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EU accession, sanctions against Russia and Orban's veto. Results of the historic EU summit

EU leaders agreed to open membership negotiations for Ukraine and Moldova, as well as to grant Georgia candidate status. From now on, a complex process of adaptation and reforms begins. At the same time, EU leaders made an important decision to create a special fund for Ukraine worth €50 billion (Ukraine Facility) for 2024-2027. However, the vote to allocate this financial assistance to Ukraine was postponed. Hungarian Prime Minister Viktor Orban vetoed the decision and said that he would unfreeze the procedure when the EU unblocks the funds for Hungary. European Council President Charles Michel said that the leaders would hold an extraordinary meeting in January 2024 to resolve this issue.

Photo: EPA/UPG

It said yes

The European Council has made a historic decision to open negotiations on the accession of Ukraine and Moldova to the EU. In practice, this means that we have risen from the third step (candidate status) to the fourth (opening of negotiations). There are nine such steps in total, and the last one is accession to the European Union.

The European Commission is now beginning to prepare the technical details of the upcoming negotiations on Ukraine's membership of the EU, the so-called negotiation framework. If Ukraine is deemed to have met all of the Commission's preliminary criteria, the framework could be approved at the EU summit in March 2024.

"A victory for Ukraine. A victory for the whole of Europe. A victory that motivates, inspires and gives strength," Zelenskyy said.

The European Council considered three other issues related to Ukraine. These included the approval of a €50 billion financial assistance package to help the country's macro-financial stability, the extension of funding under the European Peace Fund (for lethal and non-lethal assistance) for €20 billion, and the introduction of the 12th package of sanctions against Russia.

Hungarian Prime Minister Viktor Orban (L) arrives for a meeting of the European Council in Brussels, 14 December 2023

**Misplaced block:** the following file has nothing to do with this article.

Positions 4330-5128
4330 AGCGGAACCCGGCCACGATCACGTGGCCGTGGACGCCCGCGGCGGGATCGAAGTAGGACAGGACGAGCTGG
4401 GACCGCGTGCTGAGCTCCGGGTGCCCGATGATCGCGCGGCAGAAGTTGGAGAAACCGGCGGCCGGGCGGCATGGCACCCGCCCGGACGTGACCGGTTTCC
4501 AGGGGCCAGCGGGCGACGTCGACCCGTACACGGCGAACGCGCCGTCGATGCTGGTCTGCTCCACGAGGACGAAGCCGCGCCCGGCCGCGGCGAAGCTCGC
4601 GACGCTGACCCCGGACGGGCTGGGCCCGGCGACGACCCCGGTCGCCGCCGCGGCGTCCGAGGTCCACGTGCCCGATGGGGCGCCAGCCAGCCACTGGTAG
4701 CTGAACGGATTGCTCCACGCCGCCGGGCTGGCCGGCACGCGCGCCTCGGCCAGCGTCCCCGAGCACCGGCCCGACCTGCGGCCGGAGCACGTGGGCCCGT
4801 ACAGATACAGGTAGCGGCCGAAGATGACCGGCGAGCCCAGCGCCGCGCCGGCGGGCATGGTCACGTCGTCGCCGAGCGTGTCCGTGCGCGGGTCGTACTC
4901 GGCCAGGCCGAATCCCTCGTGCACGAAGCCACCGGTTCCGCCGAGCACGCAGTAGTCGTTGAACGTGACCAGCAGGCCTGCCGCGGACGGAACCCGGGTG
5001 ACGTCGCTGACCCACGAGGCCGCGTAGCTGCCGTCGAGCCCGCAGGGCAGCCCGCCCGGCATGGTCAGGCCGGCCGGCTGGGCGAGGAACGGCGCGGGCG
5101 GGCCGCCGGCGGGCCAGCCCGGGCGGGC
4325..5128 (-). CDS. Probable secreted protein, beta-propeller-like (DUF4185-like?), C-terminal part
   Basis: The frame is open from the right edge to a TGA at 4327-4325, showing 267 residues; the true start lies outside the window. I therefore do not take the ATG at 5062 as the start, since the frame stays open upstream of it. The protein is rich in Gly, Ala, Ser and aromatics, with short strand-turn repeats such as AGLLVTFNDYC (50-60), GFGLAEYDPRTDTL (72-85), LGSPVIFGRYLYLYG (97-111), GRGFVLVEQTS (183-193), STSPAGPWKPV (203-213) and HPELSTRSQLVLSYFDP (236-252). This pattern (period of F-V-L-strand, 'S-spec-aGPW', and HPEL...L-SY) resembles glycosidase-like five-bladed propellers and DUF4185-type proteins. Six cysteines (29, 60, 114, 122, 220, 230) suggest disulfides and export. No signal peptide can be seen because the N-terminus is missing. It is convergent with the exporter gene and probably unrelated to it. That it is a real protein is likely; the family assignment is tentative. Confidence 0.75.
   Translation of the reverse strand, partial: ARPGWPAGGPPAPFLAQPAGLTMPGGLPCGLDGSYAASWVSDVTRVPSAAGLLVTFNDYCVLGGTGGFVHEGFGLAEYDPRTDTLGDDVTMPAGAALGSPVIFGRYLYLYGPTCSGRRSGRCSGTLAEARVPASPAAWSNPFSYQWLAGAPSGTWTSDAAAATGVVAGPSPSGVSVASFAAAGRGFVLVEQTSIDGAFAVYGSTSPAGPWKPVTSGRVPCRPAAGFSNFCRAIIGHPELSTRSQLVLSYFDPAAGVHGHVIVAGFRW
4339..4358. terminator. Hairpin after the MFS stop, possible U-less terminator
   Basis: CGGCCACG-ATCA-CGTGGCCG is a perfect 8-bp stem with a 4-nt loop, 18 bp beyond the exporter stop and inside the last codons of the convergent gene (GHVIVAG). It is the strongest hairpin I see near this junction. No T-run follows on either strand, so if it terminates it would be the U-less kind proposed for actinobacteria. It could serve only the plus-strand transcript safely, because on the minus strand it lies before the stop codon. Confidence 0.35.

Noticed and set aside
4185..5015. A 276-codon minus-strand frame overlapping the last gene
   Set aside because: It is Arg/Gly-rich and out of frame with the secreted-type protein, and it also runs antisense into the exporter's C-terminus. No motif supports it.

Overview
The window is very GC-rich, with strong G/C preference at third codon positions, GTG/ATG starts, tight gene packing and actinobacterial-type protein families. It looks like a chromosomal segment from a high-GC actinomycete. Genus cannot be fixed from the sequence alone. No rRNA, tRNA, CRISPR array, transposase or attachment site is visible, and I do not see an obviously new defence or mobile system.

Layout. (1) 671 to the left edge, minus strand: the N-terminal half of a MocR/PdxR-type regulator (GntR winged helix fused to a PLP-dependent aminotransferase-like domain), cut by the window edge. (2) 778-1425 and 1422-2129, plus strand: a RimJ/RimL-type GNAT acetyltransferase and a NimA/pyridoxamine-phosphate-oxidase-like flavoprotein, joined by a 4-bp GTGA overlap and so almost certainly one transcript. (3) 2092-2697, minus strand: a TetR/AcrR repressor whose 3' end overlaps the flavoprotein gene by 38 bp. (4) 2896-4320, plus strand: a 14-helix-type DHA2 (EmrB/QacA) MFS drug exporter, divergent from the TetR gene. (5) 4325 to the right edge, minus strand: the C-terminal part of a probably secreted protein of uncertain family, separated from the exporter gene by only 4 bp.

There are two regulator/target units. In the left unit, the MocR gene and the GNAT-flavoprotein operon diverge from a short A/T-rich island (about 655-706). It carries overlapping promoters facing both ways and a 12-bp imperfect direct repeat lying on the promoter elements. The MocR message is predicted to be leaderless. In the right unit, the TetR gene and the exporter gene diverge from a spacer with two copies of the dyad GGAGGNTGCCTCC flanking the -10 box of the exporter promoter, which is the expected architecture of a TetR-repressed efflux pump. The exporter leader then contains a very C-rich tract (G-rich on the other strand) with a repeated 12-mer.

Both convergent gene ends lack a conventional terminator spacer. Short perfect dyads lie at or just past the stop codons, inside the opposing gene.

Photo: EPA/UPG
Hungarian Prime Minister Viktor Orban (L) arrives for a meeting of the European Council in Brussels, 14 December 2023

Due to Hungarian Prime Minister Viktor Orban's veto, the decision on €50 billion in aid was postponed until January, when EU leaders will hold an extraordinary meeting to address this problem. The issue is that it should be resolved comprehensively as part of the changes to the EU budget, which was adopted until 2027. The money should be disbursed in tranches over four years. However, it is important that the EU leaders have reached a decision in principle: the special fund for 2024-2027 will be operational. It is now just a matter of procedural decision.

And European leaders have agreed on the 12th package of sanctions. It will affect Russian individuals, public institutions and corporations that support the war against Ukraine. No details have been made public, but the European Commission has recommended a freeze on commercial revenues from the Russian diamond business, and sanctions against individuals, including the son of former Russian Prime Minister Dmitry Medvedev.

The European Council's conclusions also contain important positions on military support for Ukraine, in particular through the European Peace Fund, the EU Military Assistance Mission and bilateral assistance from EU member states. It should be noted that the EU has not yet reached its goal of supplying Ukraine with one million rounds of ammunition. In order to meet the deadline (by March 2024), European companies must redirect their ammunition exports from third countries. In addition, there was also talk of providing Ukraine with more air defence systems.

During a meeting of the European Council in Brussels, 14 December 2023
Photo: EPA/UPG
During a meeting of the European Council in Brussels, 14 December 2023

Orban's blackmail fails

Everyone knew that Viktor Orban's blackmail would be a key obstacle on Ukraine's path to the EU. The Hungarian leader has consistently stated that war, corruption, a large agricultural sector, and the oppression of the Hungarian minority, which Budapest accuses Kyiv of, prevent Ukraine from joining the EU in the near future. He has transparently hinted to his EU colleagues that he is ready to exchange the opening of Ukraine's membership talks for money (€30 billion) that the European Commission has frozen because of corruption and problems with the rule of law in Hungary.

However, just before the summit, Orban abruptly changed his rhetoric, saying that the EU should not accept Ukraine. It was the latter that irritated both European bureaucrats and the heads of EU countries' government the most.

Before the summit, European Union Council President Charles Michel flew to Budapest to persuade the Hungarian leader. French President Emmanuel Macron received Orban in Paris. Dutch Prime Minister Mark Rutte had a separate conversation with him. At the last minute, Macron, Italian Prime Minister Giorgia Meloni and German Chancellor Olaf Scholz were among those who met Orban for coffee.